67 NC counties and 1 VA county are under alert, including Wake, Durham, Johnston, Orange, and Chatham counties. Details
Posted July 25, 2009
Updated May 9, 2014
North Carolina's hurricane history teaches that flooding can happen anywhere.
Only an inch of water can cause significant damage in homes, and homeowners and renters insurance typically doesn't cover flooding.
Yet many North Carolinians haven't even thought about flood insurance.
In 2010, remnants of Tropical Storm Nicole dumped up to 23 inches of rain on eastern and coastal North Carolina.
The flooding extended from Carolina Beach, where people paddled through flood waters on kayaks, to Johnston County.
There, debris built up under an overpass on Hannah's Cree, leaving the water no place to flow but the yard of the DeSilva family's home. It made their home into an island.
"I don't feel good at all. Not like this," Cliff DeSilva said.
North Carolinians should know several important facts about flooding.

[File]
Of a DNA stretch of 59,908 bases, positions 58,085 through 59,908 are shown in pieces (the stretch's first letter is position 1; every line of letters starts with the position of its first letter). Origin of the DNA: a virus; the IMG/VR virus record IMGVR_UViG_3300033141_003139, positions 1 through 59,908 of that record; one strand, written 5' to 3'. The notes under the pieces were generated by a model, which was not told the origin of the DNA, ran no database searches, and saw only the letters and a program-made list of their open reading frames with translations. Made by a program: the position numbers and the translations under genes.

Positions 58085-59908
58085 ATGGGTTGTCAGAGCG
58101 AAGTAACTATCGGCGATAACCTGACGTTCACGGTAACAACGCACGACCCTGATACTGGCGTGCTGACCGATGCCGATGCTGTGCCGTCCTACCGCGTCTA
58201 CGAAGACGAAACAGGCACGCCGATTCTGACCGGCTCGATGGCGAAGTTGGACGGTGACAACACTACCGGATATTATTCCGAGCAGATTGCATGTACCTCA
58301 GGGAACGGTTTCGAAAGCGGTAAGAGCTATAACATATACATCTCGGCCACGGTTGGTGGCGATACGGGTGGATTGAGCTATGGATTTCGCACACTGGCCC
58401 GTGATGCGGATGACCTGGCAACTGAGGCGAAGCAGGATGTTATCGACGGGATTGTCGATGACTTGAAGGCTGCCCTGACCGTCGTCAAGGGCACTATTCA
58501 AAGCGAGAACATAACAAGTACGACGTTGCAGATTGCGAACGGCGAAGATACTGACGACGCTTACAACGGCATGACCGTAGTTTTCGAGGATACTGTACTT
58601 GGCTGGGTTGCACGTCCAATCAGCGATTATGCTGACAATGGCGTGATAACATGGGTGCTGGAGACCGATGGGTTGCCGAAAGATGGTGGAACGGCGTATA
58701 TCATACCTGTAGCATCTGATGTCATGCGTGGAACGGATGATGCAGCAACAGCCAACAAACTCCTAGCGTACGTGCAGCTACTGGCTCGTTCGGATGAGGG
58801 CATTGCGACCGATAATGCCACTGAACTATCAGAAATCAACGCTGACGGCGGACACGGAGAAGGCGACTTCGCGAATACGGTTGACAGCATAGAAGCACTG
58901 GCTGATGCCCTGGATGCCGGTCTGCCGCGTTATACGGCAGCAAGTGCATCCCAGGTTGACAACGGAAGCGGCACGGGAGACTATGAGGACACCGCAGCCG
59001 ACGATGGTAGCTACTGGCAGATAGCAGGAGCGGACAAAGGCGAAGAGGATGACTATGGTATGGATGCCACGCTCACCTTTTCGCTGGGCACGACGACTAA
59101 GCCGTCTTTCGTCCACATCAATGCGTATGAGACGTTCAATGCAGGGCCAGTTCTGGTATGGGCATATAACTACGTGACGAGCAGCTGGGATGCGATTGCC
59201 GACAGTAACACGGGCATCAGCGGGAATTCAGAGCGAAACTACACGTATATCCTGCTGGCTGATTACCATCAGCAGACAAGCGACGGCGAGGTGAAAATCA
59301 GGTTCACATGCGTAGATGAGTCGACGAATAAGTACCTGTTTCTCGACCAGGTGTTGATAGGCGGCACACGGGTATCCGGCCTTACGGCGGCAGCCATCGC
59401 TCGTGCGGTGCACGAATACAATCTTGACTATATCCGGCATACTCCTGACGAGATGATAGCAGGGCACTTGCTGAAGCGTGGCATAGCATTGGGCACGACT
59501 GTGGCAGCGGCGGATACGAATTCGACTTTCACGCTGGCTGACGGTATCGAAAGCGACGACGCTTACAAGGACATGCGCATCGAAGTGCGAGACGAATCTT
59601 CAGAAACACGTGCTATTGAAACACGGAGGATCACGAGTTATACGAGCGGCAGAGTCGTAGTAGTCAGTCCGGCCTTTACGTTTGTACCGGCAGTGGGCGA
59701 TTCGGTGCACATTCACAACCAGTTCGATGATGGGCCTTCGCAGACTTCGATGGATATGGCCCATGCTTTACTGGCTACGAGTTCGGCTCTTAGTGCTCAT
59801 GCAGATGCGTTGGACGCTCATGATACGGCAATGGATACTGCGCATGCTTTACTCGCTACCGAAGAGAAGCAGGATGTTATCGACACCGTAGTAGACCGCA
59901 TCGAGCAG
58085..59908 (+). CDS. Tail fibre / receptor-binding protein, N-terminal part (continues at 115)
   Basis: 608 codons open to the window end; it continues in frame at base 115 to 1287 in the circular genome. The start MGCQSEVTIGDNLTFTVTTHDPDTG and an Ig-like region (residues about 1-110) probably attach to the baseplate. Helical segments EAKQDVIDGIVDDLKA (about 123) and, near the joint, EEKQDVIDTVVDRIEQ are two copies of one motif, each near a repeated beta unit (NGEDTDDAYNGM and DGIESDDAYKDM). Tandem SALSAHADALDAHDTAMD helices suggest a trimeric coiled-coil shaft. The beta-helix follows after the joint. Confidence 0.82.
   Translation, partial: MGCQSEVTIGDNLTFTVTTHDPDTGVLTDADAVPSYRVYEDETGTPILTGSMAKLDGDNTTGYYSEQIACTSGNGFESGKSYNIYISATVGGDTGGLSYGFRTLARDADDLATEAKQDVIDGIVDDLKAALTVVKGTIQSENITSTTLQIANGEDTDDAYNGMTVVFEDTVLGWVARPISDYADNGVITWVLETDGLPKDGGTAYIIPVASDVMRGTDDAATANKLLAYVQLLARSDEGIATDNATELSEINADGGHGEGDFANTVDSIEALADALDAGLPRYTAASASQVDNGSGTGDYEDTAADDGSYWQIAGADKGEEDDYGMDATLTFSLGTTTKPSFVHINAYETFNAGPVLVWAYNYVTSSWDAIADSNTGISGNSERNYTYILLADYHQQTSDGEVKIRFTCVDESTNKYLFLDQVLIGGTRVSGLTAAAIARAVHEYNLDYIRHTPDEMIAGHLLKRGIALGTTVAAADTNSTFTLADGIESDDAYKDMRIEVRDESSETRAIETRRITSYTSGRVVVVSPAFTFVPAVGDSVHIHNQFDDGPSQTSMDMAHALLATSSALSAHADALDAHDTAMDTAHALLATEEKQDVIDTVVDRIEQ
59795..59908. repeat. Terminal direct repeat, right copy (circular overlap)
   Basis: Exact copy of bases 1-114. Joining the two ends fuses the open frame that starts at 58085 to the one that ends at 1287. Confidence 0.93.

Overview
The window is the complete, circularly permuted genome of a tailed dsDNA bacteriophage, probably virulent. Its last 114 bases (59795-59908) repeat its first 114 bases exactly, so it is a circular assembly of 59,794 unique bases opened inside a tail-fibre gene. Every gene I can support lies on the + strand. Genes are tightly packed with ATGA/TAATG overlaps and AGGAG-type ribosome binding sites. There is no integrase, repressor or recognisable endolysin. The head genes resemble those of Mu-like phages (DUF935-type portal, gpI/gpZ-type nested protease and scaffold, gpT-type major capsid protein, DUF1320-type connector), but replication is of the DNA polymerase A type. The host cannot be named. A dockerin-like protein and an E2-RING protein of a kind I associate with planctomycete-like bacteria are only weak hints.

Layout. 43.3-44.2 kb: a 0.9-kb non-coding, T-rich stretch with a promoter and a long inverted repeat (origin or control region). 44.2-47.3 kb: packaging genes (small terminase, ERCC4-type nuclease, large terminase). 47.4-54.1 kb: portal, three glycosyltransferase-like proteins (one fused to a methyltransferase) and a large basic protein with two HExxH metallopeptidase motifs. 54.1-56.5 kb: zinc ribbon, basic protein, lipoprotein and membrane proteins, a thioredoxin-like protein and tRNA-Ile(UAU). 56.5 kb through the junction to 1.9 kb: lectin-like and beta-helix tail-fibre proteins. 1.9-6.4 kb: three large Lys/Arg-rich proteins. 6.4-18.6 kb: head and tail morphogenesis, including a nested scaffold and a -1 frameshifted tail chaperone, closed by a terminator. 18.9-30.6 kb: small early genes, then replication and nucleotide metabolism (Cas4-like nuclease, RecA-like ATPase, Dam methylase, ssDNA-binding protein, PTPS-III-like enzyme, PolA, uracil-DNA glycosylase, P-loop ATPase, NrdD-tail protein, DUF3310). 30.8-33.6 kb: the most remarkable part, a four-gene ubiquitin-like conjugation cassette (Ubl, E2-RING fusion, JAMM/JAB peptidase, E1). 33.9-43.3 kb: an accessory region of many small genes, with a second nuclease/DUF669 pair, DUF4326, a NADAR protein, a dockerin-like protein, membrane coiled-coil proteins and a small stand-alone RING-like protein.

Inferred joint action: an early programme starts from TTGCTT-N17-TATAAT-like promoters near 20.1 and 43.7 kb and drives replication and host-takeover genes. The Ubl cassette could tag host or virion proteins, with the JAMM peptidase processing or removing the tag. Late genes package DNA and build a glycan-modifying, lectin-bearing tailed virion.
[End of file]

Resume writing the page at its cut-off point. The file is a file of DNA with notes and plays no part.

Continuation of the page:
We all live in a flood zone. Seemingly calm creeks can turn into raging rivers within hours, and you don't have to live near a waterway to be flooded. Flooding can be caused by storms, melting snow or drainage system back-ups. About 25 percent of all flood insurance claims come from areas labeled low risk.
The basic rule is that homeowners and renters insurance covers damage caused by falling water (i.e. rain or snow); rising water (i.e., flooding) is not covered under most plans.
Flood insurance is affordable and easy to get. A policy to cover a $250,000 home and its contents costs less than $400 a year. The average cost of damage from a couple inches of water is $8,000 to $10,000. Renters also need separate flood insurance to cover their belongings.
Make sure you know what you own. Take a household inventory. Go through your home, and take pictures or video of all your furniture and valuables. Store the documents somewhere other than your home.
Don't want until it's too late to buy flood insurance. There is a 30-day waiting period from the time of purchase until the policy takes effect.